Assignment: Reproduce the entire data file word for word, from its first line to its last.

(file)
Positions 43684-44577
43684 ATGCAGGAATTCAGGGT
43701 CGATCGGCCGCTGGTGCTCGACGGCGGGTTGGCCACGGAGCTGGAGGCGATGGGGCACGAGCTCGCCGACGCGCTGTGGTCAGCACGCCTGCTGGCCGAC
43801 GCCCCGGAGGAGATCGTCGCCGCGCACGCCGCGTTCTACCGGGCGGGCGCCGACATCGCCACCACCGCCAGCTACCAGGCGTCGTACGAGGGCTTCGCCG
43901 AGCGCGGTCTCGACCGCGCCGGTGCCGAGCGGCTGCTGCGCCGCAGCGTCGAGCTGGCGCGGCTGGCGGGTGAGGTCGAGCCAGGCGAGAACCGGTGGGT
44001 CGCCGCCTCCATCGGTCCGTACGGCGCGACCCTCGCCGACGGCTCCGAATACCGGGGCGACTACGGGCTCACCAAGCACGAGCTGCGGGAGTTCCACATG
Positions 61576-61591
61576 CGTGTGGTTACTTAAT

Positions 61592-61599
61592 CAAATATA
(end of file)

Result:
Positions 43684-44577
43684 ATGCAGGAATTCAGGGT
43701 CGATCGGCCGCTGGTGCTCGACGGCGGGTTGGCCACGGAGCTGGAGGCGATGGGGCACGAGCTCGCCGACGCGCTGTGGTCAGCACGCCTGCTGGCCGAC
43801 GCCCCGGAGGAGATCGTCGCCGCGCACGCCGCGTTCTACCGGGCGGGCGCCGACATCGCCACCACCGCCAGCTACCAGGCGTCGTACGAGGGCTTCGCCG
43901 AGCGCGGTCTCGACCGCGCCGGTGCCGAGCGGCTGCTGCGCCGCAGCGTCGAGCTGGCGCGGCTGGCGGGTGAGGTCGAGCCAGGCGAGAACCGGTGGGT
44001 CGCCGCCTCCATCGGTCCGTACGGCGCGACCCTCGCCGACGGCTCCGAATACCGGGGCGACTACGGGCTCACCAAGCACGAGCTGCGGGAGTTCCACATG
Positions 61576-61591
61576 CGTGTGGTTACTTAAT

Positions 61592-61599
61592 CAAATATA